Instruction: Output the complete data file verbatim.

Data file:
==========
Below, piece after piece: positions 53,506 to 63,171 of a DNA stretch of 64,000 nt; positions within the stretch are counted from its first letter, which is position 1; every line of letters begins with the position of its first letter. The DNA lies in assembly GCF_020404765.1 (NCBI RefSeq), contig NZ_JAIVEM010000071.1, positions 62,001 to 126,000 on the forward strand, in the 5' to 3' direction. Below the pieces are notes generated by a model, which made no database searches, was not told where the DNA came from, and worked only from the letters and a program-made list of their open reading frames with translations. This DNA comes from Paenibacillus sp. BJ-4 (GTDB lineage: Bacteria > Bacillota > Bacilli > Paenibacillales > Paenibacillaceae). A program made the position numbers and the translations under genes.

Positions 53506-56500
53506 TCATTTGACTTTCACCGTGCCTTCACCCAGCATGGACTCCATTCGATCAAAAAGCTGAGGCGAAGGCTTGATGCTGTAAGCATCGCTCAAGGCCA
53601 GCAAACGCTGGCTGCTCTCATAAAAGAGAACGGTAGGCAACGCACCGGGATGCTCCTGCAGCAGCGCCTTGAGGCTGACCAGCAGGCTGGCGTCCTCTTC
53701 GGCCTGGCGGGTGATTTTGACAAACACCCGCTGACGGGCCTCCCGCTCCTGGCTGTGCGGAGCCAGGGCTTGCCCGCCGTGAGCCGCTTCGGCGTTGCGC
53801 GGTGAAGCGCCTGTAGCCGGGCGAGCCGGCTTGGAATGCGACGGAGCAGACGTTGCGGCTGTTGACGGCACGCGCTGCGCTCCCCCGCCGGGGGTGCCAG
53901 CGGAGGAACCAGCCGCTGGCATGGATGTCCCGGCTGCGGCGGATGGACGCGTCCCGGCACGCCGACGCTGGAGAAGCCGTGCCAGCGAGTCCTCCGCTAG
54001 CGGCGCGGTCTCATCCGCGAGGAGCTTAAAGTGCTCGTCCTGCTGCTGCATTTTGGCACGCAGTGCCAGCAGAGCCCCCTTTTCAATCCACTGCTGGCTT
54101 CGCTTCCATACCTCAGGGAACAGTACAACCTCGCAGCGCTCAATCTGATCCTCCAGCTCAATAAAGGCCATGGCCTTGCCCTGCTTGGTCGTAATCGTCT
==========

Below, piece after piece: positions 53,506 to 63,171 of a DNA stretch of 64,000 nt; positions within the stretch are counted from its first letter, which is position 1; every line of letters begins with the position of its first letter. The DNA lies in assembly GCF_020404765.1 (NCBI RefSeq), contig NZ_JAIVEM010000071.1, positions 62,001 to 126,000 on the forward strand, in the 5' to 3' direction. Below the pieces are notes generated by a model, which made no database searches, was not told where the DNA came from, and worked only from the letters and a program-made list of their open reading frames with translations. This DNA comes from Paenibacillus sp. BJ-4 (GTDB lineage: Bacteria > Bacillota > Bacilli > Paenibacillales > Paenibacillaceae). A program made the position numbers and the translations under genes.

Positions 53506-56500
53506 TCATTTGACTTTCACCGTGCCTTCACCCAGCATGGACTCCATTCGATCAAAAAGCTGAGGCGAAGGCTTGATGCTGTAAGCATCGCTCAAGGCCA
53601 GCAAACGCTGGCTGCTCTCATAAAAGAGAACGGTAGGCAACGCACCGGGATGCTCCTGCAGCAGCGCCTTGAGGCTGACCAGCAGGCTGGCGTCCTCTTC
53701 GGCCTGGCGGGTGATTTTGACAAACACCCGCTGACGGGCCTCCCGCTCCTGGCTGTGCGGAGCCAGGGCTTGCCCGCCGTGAGCCGCTTCGGCGTTGCGC
53801 GGTGAAGCGCCTGTAGCCGGGCGAGCCGGCTTGGAATGCGACGGAGCAGACGTTGCGGCTGTTGACGGCACGCGCTGCGCTCCCCCGCCGGGGGTGCCAG
53901 CGGAGGAACCAGCCGCTGGCATGGATGTCCCGGCTGCGGCGGATGGACGCGTCCCGGCACGCCGACGCTGGAGAAGCCGTGCCAGCGAGTCCTCCGCTAG
54001 CGGCGCGGTCTCATCCGCGAGGAGCTTAAAGTGCTCGTCCTGCTGCTGCATTTTGGCACGCAGTGCCAGCAGAGCCCCCTTTTCAATCCACTGCTGGCTT
54101 CGCTTCCATACCTCAGGGAACAGTACAACCTCGCAGCGCTCAATCTGATCCTCCAGCTCAATAAAGGCCATGGCCTTGCCCTGCTTGGTCGTAATCGTCT